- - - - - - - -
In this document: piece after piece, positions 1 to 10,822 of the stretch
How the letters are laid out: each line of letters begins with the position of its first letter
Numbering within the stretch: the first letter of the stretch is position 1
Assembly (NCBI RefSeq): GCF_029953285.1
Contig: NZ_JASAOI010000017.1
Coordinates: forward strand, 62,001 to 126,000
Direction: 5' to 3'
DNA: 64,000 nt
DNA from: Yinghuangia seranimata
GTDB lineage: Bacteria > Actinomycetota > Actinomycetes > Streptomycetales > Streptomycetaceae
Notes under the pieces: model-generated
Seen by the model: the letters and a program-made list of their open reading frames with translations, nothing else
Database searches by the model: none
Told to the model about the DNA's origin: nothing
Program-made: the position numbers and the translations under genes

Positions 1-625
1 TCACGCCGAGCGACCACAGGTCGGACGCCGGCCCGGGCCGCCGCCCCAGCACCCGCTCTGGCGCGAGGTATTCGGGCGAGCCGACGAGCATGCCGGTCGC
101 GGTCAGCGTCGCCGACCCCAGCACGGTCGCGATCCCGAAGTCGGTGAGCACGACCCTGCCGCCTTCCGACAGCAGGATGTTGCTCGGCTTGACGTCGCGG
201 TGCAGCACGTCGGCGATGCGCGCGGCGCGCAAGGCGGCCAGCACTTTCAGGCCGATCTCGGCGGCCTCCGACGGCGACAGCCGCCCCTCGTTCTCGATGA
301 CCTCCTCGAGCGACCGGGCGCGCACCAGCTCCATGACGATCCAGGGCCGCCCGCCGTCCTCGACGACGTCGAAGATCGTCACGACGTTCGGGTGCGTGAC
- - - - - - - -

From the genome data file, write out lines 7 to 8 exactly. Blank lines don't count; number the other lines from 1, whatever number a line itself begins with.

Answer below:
Direction: 5' to 3'
DNA: 64,000 nt